The average consumer probably associates Chinese counterfeiting with fake luxury watches, high fashion, purses, luggage and maybe DVDs, but the attacks against U.S. goods, company reputations and intellectual property go far beyond that.
Today’s Wall Street Journal has an excellent article on the threat posed to Zippo, the U.S. manufacturer of the iconic lighters, by “rippos,” the bogus lighters produced in China. Zippo’s single factory in Bradford, Penn., produces 12 million lighters a year — about the same number as the fake ones churned out by Chinese companies.
And with Zippo providing a lifetime guarantee to repair the lighters it produced, the counterfeits represent a burning problem.
From “The Lighter Side of Counterfeiting Puts Zippo in a Fix” [subscription]:
BRADFORD, Pa.—”Always works—or we fix it” has, with minor tinkering, been a Zippo lighter slogan since 1937. “It is a profound statement of quality,” says Greg Booth, Zippo Manufacturing Co.’s chief executive. It also means Zippo has to fix a lot of lighters.
The task falls to three “clinics”—two abroad and one here in Zippo’s hometown—that fix more than 100,000 lighters a year. Quite a few Zippos get mangled when they slip out of pockets into the mechanism of recliners. One was ingested (but not digested) by a pig. Usually, a new screw or spring will put it back in working order.
Fulfilling the forever guarantee would pose little challenge, in fact, if a huge number of Zippos didn’t happen to be rippos.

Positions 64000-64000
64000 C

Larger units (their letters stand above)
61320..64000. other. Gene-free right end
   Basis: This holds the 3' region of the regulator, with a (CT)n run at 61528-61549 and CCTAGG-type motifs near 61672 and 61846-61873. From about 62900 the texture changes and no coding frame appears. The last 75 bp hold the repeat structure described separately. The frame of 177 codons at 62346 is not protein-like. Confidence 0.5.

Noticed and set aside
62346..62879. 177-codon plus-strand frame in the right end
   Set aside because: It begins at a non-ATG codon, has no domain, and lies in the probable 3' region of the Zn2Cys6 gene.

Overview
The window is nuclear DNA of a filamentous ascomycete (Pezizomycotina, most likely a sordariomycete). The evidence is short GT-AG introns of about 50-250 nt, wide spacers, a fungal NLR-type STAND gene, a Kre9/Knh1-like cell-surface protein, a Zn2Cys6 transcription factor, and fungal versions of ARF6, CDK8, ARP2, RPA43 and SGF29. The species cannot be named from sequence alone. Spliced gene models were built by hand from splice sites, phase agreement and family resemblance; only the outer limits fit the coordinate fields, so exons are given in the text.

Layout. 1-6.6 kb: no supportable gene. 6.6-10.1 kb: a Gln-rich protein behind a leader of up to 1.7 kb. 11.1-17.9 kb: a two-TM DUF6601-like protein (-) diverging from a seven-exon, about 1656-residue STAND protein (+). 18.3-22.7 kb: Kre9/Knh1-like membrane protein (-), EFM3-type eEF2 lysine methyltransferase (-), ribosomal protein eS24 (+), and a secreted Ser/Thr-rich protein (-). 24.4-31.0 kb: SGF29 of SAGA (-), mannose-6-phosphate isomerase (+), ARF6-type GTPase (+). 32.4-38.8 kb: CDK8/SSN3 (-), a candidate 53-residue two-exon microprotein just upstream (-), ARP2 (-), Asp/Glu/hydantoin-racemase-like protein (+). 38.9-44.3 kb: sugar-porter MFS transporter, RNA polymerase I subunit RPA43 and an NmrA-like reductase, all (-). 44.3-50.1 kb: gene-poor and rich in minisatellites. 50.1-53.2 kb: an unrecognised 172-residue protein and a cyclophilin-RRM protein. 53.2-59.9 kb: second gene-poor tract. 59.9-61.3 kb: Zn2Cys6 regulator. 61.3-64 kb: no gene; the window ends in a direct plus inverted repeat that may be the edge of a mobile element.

The Journal highlights the work of one Zippo veteran whose job it is to spot the counterfeits, an increasingly difficult task as the quality of the fakes improves.
Despite the article’s amusing observations, the problem is not funny. Neither is it a new one. The local paper, The Bradford Era, reported on the Chinese counterfeiting in August, 2004, “Counterfeiting of Zippo lighters in China affecting Bradford,” tied to a company visit by a Commerce Department official. The Bush Administration worked hard on the issue, and the Obama Administration is as well.
And a speech in New York City in February, Commerce Secretary Locke stressed the problems with China’s failure to crack down on counterfeiting and otherwise protect U.S. intellectual property.
Even when Chinese leaders make strong statements of principle to take action on an issue of concern, those principles don’t always turn into binding law. And even if those laws are written, actual implementation at the local or provincial level is often left wanting.
Look at the issue of intellectual property. We have heard Chinese leaders condemn IP-theft in the strongest terms, and we’ve seen central government laws and regulations written to reflect that sentiment.
But American and other foreign companies – in industries ranging from pharmaceuticals and biotechnology to entertainment – still lose billions of dollars from counterfeiting and IP-theft in China every year.
We look forward to Ambassador Gary Locke keeping the issue at the forefront once he arrives in China.